Three men stand in a line peeing with the two at the sides taking turns to hold the middle man’s urinating instrument.
Om Puri, a swami who swings both ways, rubs himself against a middle-aged overweight auntie and then in the next scene is shown canoodling amorously with a man.
Prem Chopra, in a yellow-blue ensemble sticks out his bum and begs Rakhi Sawant to spank him.
A girl practices her item number moves by trying to seduce her dead grandfather (Anupam Kher) by sensually dancing to “Husn ke laakhon rang”.
During a family dinner, the bahu of the house announces that her son is not the patriarch’s grandson but actually his “son”. [Shades of Chinatown “she’s my sister and my daughter” here]
Welcome to Rahul Rawail’s “Buddha Mar Gaya”, a modern-day comedy classic that rips the mask off the “Hum Aap Ke Hain Kaun” perfect Indian household and lays bare a vision of Jerry Springian family dystopia where incest, defiling dead bodies, man-man love and holding the other’s pee-wee are as wholesome and joyous as a game of antakshari and tambola.
Needless to say, there will be some who will say that it would have been a more fruitful use of celluloid had the reels that store “Buddha Mar Gaya” been used to wipe human excreta off soiled asses—so putridly unfunny the entire exercise is, where shock substitutes for subtlety, where the dialogs are bereft of even a whiff of wit and where the humor is so forced that the director has to plant, at multiple places in the movie, the line “You will die laughing” as if somehow repeating this ad nauseum would shame the audience into rolling in the aisles.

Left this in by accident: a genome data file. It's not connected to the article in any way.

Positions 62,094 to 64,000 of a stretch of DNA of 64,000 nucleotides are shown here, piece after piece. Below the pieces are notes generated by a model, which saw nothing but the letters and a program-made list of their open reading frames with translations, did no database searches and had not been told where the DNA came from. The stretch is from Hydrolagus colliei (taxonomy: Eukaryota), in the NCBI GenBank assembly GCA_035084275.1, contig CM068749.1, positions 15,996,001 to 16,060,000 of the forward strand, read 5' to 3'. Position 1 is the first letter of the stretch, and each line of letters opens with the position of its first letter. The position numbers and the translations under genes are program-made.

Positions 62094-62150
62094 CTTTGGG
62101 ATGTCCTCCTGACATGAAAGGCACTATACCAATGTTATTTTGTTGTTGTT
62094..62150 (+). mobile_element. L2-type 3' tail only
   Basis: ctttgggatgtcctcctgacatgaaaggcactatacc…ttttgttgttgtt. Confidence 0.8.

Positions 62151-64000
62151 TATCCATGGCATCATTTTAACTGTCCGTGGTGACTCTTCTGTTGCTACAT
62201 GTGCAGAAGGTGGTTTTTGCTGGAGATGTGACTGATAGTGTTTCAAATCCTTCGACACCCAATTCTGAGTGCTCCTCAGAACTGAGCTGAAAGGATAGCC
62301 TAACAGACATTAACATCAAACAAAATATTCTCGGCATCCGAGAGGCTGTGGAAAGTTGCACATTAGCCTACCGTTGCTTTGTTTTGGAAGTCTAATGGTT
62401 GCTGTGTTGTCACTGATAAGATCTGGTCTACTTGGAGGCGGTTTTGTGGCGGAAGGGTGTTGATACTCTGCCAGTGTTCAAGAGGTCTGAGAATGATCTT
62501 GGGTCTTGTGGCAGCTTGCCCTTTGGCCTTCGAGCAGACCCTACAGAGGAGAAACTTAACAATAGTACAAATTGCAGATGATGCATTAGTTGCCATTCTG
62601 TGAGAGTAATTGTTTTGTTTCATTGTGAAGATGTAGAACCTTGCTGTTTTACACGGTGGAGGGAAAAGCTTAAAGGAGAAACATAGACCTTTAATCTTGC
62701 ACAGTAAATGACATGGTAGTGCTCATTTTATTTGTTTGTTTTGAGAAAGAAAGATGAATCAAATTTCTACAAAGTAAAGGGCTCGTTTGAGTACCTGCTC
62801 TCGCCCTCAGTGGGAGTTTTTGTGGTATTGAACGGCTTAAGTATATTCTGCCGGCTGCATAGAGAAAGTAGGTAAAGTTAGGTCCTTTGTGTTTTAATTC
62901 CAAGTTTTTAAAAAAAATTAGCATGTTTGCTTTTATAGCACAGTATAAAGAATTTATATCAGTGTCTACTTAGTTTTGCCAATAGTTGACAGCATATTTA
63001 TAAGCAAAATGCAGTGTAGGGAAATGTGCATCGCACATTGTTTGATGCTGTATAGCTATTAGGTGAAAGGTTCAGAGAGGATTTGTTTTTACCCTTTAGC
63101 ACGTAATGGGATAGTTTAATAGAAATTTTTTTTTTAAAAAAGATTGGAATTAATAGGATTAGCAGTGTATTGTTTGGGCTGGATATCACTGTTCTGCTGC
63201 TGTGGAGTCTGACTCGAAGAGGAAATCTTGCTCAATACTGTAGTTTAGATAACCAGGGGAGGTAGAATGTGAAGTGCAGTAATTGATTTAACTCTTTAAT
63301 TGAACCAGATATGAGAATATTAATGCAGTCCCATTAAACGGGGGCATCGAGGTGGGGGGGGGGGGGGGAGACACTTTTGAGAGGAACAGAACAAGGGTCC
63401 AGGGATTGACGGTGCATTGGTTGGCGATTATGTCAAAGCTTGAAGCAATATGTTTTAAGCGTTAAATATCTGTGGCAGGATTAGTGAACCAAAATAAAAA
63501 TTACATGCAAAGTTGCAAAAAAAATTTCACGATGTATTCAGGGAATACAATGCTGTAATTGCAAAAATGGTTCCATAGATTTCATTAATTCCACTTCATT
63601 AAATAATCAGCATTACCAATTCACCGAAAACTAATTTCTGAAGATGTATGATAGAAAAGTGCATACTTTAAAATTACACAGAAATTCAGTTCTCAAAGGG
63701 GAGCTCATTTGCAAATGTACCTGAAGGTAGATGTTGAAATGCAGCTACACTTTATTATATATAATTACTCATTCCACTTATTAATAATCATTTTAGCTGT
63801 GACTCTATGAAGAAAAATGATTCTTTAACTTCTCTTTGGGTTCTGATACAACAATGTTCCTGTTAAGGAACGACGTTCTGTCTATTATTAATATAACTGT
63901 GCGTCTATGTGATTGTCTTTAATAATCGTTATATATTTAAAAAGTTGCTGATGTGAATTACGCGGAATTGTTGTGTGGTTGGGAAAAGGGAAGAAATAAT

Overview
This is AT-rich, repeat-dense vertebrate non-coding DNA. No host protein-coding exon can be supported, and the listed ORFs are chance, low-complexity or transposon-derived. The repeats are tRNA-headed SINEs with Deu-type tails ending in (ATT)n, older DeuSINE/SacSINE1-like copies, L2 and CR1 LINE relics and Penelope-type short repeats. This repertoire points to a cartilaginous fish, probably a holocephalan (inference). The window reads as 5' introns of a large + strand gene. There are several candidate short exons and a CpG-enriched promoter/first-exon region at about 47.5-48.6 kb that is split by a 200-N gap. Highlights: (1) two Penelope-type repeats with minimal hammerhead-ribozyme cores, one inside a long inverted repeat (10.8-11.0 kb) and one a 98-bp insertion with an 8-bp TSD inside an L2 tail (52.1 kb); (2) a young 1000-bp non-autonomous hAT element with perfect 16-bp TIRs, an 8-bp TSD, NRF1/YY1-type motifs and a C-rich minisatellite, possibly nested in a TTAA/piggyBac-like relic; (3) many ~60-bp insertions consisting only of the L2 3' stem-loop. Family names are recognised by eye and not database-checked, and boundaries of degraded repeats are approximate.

The people who say this just don’t get the subversive genius inherent in this self-declared “dark comedy”. Ostensibly a story of how desperately low people can stoop for money (that theme in itself being neither novel nor excessively creative), the focus of “Buddha Mar Gaya”‘s innovative farce does not lie in the debasement of the characters in the movie for their inheritance moolah but that of the actual big-name actors who signed the dotted line out of nothing but utter desperation for a few lacs (or perhaps even thousands).
Yes I am talking about Om Puri, Paresh Rawal and Anupam Kher, the doyens of Indian “serious” cinema, prostituting their artistic integrity by allowing themselves to be involved in a moronic monument to seediness masquerading as a comedy with not even one redeeming quality. [Rahul Rawail only needed to have convinced Naseruddin to get into drag, Shabana to don domintatrix gear and Shyam Benegal to wear nipple rings and we could have had the whole “alternative cinema” movement in one frame].
Did I say no redeeming qualities? I take that back. There is one—Rakhi Sawant , playing a bed-hopping casting couch “struggler”, (she is so natural in the role that one might think that she is simply playing herself) who outshines the rest of the cast by a fair magin.
And when Anupam Kher, Om Puri and Paresh Rawal get upstaged in acting by Rakhi Sawant—well what can be funnier than that?